FinTech: Facebook’s new crypto wallet: Novi

What is a crypto wallet?

A cryptocurrency wallet is a medium through which cryptocurrencies can be sent, received and spent on. It stores private keys, i.e. passwords, that enable you to access cryptocurrencies that the consumer owns, providing them with an element of protection.

There are two main types of crypto wallets: hardware and software. Hardware wallets store keys on a device that isn’t connected to the Internet (for example, Ledger devices resemble USBs) and because of this, they are normally the most difficult to hack and are therefore the most secure.

On the other hand, software wallets use computer software. These are generally less secure as several types of software wallets, like online wallets are controlled and operated by a third party, thus increasing the risk of hacking

What’s happening to Facebook’s crypto wallet?

Facebook’s crypto wallet, Novi, is a virtual wallet designed to work through Facebook and related apps such as WhatsApp and Facebook Messenger, enabling consumers and SMEs to “move money around domestically and internationally in a quick and affordable way”, according to David Marcus, head of Facebook’s financial division F2, in a post from Wednesday 18th August. It’s designed to hold stablecoins – cryptocurrencies offering price stability due to being backed by a reserve asset such as gold or the US Dollar. Whilst Marcus claimed that the wallet was “ready to come to market”, it has not yet been made clear which stablecoins the wallet would hold. Marcus also explained how stablecoins could prove more effective than the mainstream financial system, due to the added ability of being able to implement extensive controls within them and their wallets.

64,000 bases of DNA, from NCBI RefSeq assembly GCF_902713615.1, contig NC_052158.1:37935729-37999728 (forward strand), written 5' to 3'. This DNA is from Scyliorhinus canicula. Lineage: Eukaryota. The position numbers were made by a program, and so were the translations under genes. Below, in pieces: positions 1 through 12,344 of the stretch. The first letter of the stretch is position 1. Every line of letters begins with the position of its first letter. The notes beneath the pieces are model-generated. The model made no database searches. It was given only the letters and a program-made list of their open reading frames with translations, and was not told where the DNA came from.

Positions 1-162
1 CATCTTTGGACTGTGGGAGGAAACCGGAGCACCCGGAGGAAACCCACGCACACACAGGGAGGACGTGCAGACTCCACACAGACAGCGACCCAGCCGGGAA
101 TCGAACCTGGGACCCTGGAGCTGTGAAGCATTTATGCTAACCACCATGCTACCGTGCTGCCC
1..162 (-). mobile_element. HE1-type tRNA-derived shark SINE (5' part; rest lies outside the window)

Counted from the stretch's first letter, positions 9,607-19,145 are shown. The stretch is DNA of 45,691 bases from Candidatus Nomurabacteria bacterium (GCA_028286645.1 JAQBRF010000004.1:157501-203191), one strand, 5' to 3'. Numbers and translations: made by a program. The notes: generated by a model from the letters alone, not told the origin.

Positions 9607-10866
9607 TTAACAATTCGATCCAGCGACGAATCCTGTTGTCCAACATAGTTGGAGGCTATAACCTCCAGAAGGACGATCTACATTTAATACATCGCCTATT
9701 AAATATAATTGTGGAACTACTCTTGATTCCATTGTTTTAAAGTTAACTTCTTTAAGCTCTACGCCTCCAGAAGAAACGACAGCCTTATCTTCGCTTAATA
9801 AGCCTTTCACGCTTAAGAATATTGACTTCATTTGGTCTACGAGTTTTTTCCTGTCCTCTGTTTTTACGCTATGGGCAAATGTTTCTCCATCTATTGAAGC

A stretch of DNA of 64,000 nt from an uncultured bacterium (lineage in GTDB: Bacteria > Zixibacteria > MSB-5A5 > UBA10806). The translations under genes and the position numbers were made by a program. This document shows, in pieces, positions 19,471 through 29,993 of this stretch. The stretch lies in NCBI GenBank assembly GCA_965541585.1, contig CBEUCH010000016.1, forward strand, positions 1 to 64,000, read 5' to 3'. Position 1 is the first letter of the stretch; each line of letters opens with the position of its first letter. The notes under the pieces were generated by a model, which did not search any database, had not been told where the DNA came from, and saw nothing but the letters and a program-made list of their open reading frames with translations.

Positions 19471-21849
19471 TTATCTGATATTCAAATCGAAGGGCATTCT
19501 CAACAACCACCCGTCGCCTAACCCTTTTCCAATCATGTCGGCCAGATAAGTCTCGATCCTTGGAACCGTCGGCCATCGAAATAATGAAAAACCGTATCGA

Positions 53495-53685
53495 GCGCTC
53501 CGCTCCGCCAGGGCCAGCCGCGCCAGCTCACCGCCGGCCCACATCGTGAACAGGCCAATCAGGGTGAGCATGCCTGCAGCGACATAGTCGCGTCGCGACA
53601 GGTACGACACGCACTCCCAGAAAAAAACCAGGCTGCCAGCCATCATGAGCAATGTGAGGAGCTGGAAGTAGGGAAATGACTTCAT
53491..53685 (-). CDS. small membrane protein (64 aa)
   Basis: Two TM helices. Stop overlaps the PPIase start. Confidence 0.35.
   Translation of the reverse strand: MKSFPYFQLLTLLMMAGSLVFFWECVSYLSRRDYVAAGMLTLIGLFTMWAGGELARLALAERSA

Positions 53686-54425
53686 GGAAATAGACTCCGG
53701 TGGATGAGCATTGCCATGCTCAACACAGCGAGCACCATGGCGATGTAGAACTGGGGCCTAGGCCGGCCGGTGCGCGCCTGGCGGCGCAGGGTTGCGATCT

In more recent news, there have also been talks about the implementation of NFTs in Novi. NFTs, non-fungible tokens, are digital assets representing real world items, for example Jack Dorsey’s first ever Tweet. They enable artists and creators to monetise online work more easily. NFTs often utitlise blockchains like cryptocurrencies, although unlike cryptocurrencies, they have unique digital signatures making it impossible to exchange them with other NFTs of identical value (unlike with Bitcoin or traditional currencies like the GBP or USD).

Whilst Facebook is still in the early research stages of exploring the viability of NFTs in their Novi platform, Marcus believes that by leveraging them, Novi could have the potential to have an even greater positive impact, creators and consumers alike

Having understood the negative public scrutiny of Facebook dipping into the financial industry, Marcus assured that he’s not “advocating for blind trust”, but rather “advocating for a shot of earning people’s trust over a long period time”, especially judging by the revolutionary impacts  that Facebook has had in the past of attracting competition to areas like communication and consequently making texting and international calling more affordable and hence more accessible.

–James Gordon, University of Warwick

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